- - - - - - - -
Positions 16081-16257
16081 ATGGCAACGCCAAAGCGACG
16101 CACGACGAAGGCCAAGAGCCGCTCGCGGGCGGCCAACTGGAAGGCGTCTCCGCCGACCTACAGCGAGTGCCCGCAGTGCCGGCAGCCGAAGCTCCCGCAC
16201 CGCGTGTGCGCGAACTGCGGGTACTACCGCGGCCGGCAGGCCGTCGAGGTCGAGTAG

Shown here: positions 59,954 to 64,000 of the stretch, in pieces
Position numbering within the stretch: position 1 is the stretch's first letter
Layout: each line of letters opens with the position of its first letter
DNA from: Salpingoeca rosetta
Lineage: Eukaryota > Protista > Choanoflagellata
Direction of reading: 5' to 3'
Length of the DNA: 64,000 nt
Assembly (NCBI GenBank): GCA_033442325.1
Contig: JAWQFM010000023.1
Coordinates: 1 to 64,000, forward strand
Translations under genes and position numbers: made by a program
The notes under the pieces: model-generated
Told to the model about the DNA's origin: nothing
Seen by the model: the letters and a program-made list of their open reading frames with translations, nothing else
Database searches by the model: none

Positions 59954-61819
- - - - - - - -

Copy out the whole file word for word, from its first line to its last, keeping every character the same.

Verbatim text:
Positions 16081-16257
16081 ATGGCAACGCCAAAGCGACG
16101 CACGACGAAGGCCAAGAGCCGCTCGCGGGCGGCCAACTGGAAGGCGTCTCCGCCGACCTACAGCGAGTGCCCGCAGTGCCGGCAGCCGAAGCTCCCGCAC
16201 CGCGTGTGCGCGAACTGCGGGTACTACCGCGGCCGGCAGGCCGTCGAGGTCGAGTAG

Shown here: positions 59,954 to 64,000 of the stretch, in pieces
Position numbering within the stretch: position 1 is the stretch's first letter
Layout: each line of letters opens with the position of its first letter
DNA from: Salpingoeca rosetta
Lineage: Eukaryota > Protista > Choanoflagellata
Direction of reading: 5' to 3'
Length of the DNA: 64,000 nt
Assembly (NCBI GenBank): GCA_033442325.1
Contig: JAWQFM010000023.1
Coordinates: 1 to 64,000, forward strand
Translations under genes and position numbers: made by a program
The notes under the pieces: model-generated
Told to the model about the DNA's origin: nothing
Seen by the model: the letters and a program-made list of their open reading frames with translations, nothing else
Database searches by the model: none

Positions 59954-61819